Adventure Forward!: VVC Students Explore Panama, Costa Rica

VICTOR VALLEY COLLEGE, Calif.: In just 36 hours, eight Victor Valley College students went from their normal urban environment to having monkeys climbing all over them while aboard a float on the Panama canal.

The students left for a trip to Central America on January 18 and spent 16 days in the countries of Panama and Costa Rica. The expedition, led by VVC biology professor Dr. Hinrich Kaiser, was made possible through the college’s Tropical Research Initiative.

The students traveling were all enrolled in one of VVC’s biology courses, “Comparative Natural History,” and given the opportunity to explore new environments while being exposed to local wildlife and new cultures.

They got a more personal experience with a few animals thanks to a nonprofit animal rescue owned by German Sibaja, called the Mesoamerican Rescue Center. Sibaja allowed the students to help him with animals in his care. They were tasked with weighing a baby three-toed sloth and releasing snakes and an anteater back into the wild.

“It was a bonus to participate in this wildlife preservation,” Kaiser said.

Students were also exposed to a new way of living during their trip.

“We stayed at an indigenous reserve … in a very non-touristy kind of place. We had to walk up for about a half hour from the main roads and through the jungle to get there,” Kaiser said. “There’s no phone signal [and] no power. These things were very unusual for our students. You are not connected.”

On previous trips, Kaiser has led student groups who are responsible for discovering multiple new species of life in foreign countries. While scientific research plays a major role, Kaiser sees other benefits the trips can provide as well.

Two individuals of the poison frog, Oophaga pumilio, from the old cemetery on Solarte Island, Bocas del Toro Archipelago, Panama. The color pattern of these frogs is different on each of the islands of the Bocas del Toro Province. (Photo by Hinrich Kaiser)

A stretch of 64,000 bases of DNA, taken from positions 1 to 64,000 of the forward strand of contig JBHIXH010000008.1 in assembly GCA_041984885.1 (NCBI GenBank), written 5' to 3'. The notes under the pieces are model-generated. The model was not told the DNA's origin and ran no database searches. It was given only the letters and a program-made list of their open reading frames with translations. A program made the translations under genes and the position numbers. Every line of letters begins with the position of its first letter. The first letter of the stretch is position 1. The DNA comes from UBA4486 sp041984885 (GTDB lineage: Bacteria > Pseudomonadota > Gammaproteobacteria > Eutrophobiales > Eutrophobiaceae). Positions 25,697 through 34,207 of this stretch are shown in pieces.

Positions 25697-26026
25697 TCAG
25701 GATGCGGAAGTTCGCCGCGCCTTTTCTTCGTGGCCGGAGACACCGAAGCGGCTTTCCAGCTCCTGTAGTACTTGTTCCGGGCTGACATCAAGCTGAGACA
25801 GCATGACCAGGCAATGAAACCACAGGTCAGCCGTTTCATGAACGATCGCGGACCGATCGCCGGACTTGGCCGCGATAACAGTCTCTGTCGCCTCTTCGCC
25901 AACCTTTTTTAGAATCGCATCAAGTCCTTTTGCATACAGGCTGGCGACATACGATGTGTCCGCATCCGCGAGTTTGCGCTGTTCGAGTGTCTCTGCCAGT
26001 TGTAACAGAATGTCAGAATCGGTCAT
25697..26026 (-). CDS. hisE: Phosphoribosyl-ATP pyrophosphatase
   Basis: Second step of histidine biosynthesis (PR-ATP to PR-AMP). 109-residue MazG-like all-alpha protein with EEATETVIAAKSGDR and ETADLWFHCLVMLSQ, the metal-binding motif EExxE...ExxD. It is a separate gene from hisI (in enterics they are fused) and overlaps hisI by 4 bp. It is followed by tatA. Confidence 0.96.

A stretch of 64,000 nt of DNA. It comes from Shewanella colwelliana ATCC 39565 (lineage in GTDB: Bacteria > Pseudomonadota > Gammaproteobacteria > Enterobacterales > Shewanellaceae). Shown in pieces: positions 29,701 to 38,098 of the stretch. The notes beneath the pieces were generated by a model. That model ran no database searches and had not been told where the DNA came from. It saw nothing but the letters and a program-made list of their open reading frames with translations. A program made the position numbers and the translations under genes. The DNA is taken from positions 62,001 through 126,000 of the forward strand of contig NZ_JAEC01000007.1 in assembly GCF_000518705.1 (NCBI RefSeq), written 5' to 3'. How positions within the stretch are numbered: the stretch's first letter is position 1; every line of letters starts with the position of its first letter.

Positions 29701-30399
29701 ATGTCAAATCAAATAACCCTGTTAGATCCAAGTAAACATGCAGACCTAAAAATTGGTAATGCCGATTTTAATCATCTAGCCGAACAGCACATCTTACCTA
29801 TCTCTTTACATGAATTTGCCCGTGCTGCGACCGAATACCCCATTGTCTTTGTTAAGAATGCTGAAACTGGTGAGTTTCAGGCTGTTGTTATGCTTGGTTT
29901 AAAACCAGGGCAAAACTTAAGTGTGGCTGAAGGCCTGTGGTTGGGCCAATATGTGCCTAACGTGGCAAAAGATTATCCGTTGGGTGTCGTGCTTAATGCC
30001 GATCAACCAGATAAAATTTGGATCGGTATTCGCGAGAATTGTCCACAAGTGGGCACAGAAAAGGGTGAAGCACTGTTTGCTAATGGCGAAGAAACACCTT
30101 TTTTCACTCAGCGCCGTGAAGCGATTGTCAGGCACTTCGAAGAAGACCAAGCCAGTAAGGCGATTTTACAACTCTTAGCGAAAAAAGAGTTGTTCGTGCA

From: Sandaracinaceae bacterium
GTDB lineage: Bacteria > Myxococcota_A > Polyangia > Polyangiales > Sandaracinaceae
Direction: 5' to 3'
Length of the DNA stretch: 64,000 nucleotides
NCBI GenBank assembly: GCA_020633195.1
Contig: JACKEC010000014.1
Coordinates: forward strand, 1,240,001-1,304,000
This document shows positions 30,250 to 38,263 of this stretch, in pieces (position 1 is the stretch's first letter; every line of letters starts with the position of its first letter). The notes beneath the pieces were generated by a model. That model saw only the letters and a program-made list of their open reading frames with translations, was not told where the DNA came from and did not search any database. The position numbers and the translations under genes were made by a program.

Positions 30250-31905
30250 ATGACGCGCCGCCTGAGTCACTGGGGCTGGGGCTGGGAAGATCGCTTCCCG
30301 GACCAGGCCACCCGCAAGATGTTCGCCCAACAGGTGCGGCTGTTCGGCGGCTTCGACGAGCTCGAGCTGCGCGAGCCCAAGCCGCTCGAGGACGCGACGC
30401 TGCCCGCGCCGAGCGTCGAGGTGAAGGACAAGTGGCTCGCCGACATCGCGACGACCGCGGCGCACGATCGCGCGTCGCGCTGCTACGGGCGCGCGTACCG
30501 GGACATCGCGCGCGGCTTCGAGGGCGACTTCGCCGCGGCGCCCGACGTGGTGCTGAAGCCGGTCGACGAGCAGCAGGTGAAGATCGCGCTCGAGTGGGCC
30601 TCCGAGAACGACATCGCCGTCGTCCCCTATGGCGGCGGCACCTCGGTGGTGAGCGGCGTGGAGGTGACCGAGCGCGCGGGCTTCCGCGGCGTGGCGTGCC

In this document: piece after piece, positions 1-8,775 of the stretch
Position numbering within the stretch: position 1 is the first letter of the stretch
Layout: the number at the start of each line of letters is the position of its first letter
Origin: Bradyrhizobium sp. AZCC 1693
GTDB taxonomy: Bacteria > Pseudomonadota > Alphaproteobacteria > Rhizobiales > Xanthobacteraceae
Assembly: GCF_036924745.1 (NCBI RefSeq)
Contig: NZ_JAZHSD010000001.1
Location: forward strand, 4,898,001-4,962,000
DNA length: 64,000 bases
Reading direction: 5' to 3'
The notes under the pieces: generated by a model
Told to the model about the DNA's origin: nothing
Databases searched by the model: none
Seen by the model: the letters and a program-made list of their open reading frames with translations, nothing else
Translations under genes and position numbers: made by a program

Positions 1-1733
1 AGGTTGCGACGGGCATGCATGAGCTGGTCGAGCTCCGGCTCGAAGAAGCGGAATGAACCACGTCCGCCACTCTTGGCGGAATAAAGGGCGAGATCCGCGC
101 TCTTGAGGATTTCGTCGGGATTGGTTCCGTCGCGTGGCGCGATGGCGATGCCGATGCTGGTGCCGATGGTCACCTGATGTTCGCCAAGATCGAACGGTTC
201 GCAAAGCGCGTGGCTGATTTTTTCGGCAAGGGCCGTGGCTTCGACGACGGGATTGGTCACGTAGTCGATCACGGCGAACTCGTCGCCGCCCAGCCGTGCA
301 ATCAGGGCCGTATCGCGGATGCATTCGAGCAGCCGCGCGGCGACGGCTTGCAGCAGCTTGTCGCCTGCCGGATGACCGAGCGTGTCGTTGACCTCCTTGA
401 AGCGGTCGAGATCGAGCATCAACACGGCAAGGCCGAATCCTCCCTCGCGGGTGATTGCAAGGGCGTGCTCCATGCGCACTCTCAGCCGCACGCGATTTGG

“The emphasis here is focused on giving more experiences than the experiences of the research. I’m trying to serve a broader clientele,” he said.

VVC humanities major Heather Macias, who attended the recent trip, can vouch.

“Most students who hear about a trip like this that are in my shoes may be interested, but turned off because they may think taking this class won’t benefit them,” Macias said. “It was intimidating to be the only humanities major, but was also so rewarding. This (trip) may be a good influencer for those non-declared majors as well.”

The group has plans for future trips and how to achieve enough funding to support their goals. Kaiser said he would like to take students to Madagascar next year, which will require additional fundraising.

“(The Associated Student Body) has been a great support for every one of these trips,” Kaiser said, explaining that ASB has traditionally donated $10,000 to the Tropical Research Initiative each year. “That’s very useful for how the students are able to afford this, but one of the challenges is still money.”

Victor Valley College’s Tropical Research Initiative team is shown here on Wizard Beach, Bastimentos Island, Bocas del Toro Archipelago, Panama, after a nature hike. Back row, left to right: Janene Vitro, VVC biology professor Dr. Hinirch Kaiser, Abram Campos, Benjamin Vitro, Heather Macias and José Yáñez. Front row: Miranda Buckley, Ashley Stroup, Ruby Resendez and guide Dr. César Barrio-Amorós. (Photo courtesy of Abram Campos)

He and the students who attended the recent trip are working on producing an 18-month calendar with some of the wildlife photos they took. The calendar will be a gift for those who make financial contributions to the research initiative. Their hope is to raise an additional $10,000 toward the next trip.

According to participants, the experience of the trip is challenging, educational and highly rewarding.

“We (spent) at least 18 hours a day for 16 days together, encountering different attitudes, likes and dislikes, tiredness, hungriness, fears and anxieties,” Macias said. “It was an amazing learning experience. It challenged me to face many fears and discomforts. I experienced and gained an abundant amount of love and knowledge for nature.”

Student José Yáñez passes a tarantula he uncovered under a log within an indigenous rainforest to fellow student Janene Vitro so she can also experience feeling its hairy legs! (Photo by Hinrich Kaiser)

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